Monday, July 02, 2012

Summer, Summer, Summer

The rest of the country is trapped in either sweltering heat or the dry, oven-like fumes of desert infernos. Here, it's breezy and cool, unless you want to travel a little ways to remind you of what you're missing. I'm staying, at least until the end of the month.

Most people will, at some point in their lives, experience other people whose use of "the truth" is, ah, flexible. It occurred to me last week that current events give us a way to discern such folks. If you hear someone say "Well, I'm not surprised at all" over the Supreme Court's decision upholding the constitutionality of the Affordable Care Act ("Obamacare"), or that they (these local experts) knew all along that Justice Roberts was some kind of closet liberal, then I can guarantee that this person is no stranger to lying. I had no idea of either the court's voting breakdown or that Roberts would be the one to break ranks with the Court's hard right justices. For those of you scoring at home, this means that all three branches of our constitutional system have given some kind of approval to ACA. Be prepared, too, for GOP whining at a new volume level as the election approaches.

There was a memorial service last week for the late Rodney King. Sure, it was easier for King to be a forgiving person when he got a large settlement from the LAPD, officers of which almost separated King from his own brain tissue following a traffic stop twenty years ago. Still, he didn't seem to be an aggressive or vengeful person. But he was no angel, either, and was acquainted with substance abuse. He was probably on his way to a sad and ignominious end, except for the fact that his beating was taped by a resident of the neighborhood. The Senior President Bush described the beating as "disgusting", but the offending officers were acquitted of criminal charges. This gave rise to rioting in Los Angeles, and a good deal of damage. King himself seemed baffled by it all, but managed to utter a few words which somehow became memorable - "Can't we all get along?" It's a reasonable question which still deserves an answer.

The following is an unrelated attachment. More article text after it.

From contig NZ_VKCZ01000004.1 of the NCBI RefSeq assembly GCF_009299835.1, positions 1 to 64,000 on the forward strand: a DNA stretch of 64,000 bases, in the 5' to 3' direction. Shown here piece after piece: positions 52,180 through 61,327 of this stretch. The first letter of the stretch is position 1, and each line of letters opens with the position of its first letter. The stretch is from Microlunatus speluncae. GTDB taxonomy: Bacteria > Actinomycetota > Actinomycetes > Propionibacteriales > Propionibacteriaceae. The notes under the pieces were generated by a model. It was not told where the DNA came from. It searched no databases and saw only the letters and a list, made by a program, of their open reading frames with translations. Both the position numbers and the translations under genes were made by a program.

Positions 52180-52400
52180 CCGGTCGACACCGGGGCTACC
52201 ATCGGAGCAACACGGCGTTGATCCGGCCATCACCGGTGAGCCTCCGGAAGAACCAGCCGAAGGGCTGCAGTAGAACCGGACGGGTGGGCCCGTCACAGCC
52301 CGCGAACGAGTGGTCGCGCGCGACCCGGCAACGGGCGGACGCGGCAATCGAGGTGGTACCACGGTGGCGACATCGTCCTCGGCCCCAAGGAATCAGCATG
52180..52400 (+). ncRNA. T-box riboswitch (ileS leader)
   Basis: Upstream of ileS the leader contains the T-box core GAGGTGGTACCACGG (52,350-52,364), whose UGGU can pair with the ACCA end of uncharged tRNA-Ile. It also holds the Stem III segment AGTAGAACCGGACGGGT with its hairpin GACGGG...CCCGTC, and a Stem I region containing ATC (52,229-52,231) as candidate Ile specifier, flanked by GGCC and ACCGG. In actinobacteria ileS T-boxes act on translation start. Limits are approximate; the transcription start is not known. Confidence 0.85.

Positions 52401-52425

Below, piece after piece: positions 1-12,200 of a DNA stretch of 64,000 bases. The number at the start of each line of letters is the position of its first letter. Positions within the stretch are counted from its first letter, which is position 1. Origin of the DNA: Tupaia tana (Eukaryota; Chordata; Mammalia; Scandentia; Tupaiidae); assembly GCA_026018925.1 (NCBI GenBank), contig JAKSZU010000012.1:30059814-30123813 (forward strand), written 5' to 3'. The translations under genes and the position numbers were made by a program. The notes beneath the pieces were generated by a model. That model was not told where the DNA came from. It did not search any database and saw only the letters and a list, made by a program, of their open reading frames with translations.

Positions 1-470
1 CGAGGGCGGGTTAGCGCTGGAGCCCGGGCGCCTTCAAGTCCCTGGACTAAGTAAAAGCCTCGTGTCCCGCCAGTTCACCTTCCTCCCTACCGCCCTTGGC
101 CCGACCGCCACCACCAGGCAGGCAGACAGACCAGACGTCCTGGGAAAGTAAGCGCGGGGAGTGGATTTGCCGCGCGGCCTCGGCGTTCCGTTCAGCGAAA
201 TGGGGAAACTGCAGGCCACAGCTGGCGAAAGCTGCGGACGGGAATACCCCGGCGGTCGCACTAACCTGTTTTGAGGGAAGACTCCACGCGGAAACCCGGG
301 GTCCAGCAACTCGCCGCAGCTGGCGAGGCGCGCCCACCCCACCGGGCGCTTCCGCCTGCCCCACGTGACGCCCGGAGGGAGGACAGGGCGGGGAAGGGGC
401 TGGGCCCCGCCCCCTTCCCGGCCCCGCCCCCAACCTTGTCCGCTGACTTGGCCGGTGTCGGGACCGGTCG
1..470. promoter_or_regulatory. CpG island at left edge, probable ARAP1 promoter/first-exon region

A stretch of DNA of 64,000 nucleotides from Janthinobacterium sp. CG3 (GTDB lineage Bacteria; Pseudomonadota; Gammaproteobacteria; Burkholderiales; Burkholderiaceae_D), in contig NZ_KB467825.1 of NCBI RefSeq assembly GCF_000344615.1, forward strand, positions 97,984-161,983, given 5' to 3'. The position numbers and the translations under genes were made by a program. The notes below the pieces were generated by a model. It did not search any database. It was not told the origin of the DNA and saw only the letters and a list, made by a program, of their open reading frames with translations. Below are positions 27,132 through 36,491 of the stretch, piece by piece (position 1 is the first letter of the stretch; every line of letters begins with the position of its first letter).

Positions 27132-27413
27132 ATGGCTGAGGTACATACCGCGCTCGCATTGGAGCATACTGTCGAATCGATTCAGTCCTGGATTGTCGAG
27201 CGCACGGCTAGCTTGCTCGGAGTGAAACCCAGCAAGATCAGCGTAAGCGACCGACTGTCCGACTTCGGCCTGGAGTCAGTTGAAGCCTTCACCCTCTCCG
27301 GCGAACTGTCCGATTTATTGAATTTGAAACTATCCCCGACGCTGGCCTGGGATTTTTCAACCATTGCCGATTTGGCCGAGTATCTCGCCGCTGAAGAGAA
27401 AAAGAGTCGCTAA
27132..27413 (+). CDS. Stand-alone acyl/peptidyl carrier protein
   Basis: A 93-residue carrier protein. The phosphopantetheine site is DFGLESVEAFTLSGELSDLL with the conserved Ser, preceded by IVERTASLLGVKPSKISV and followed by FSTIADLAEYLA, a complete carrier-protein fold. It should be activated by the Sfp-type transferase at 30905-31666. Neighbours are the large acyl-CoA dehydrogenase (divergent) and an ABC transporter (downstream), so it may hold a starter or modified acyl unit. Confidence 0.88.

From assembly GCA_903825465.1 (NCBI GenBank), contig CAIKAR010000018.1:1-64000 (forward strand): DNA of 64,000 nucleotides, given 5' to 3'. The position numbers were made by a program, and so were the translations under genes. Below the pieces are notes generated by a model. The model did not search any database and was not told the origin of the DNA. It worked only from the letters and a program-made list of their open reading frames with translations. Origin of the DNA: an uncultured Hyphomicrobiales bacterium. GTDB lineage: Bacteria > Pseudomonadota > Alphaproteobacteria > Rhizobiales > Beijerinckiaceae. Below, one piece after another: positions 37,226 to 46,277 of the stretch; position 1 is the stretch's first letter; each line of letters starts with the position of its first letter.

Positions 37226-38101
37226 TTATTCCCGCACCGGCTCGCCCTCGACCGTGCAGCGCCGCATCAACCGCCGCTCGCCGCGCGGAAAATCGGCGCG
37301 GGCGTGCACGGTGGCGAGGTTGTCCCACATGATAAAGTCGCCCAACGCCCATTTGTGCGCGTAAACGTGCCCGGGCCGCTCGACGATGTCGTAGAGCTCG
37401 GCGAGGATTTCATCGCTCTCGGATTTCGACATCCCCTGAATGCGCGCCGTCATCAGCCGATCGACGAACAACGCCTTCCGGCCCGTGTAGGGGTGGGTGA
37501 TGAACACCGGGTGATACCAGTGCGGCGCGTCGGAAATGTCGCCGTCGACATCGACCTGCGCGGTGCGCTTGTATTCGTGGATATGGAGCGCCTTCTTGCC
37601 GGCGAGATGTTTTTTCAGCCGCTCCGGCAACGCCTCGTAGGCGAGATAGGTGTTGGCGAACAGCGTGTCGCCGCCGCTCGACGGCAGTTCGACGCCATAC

I've never before had access to the BYU channel, but a change in our local lineup has brought it into our homes as of last week. I'm not yet prepared to render judgement on all the programming, but I did discover a show which seems to be pretty original. The host, a burly, long-haired, bearded guy on a huge Harley, leads the viewers around the country to important sites in American history, explaining in civil but unornamented language just what happened, with a word or two on why it was important. There are no professors, no authors, and little illustration from the time being discussed. Last Saturday, the slippery slope that led eventually to our nation's Civil War was discussed. There were the acts of Congress which seemed to allow slavery while restricting its geopraphic area, the Dred Scott decision, the publishing of Uncle Tom's Cabin, and John Brown's failure to inspire a slave revolt - all in half an hour. I think I see what they're trying to do - find a new audience for the heretofore unpopular study of history. And I hope they do.


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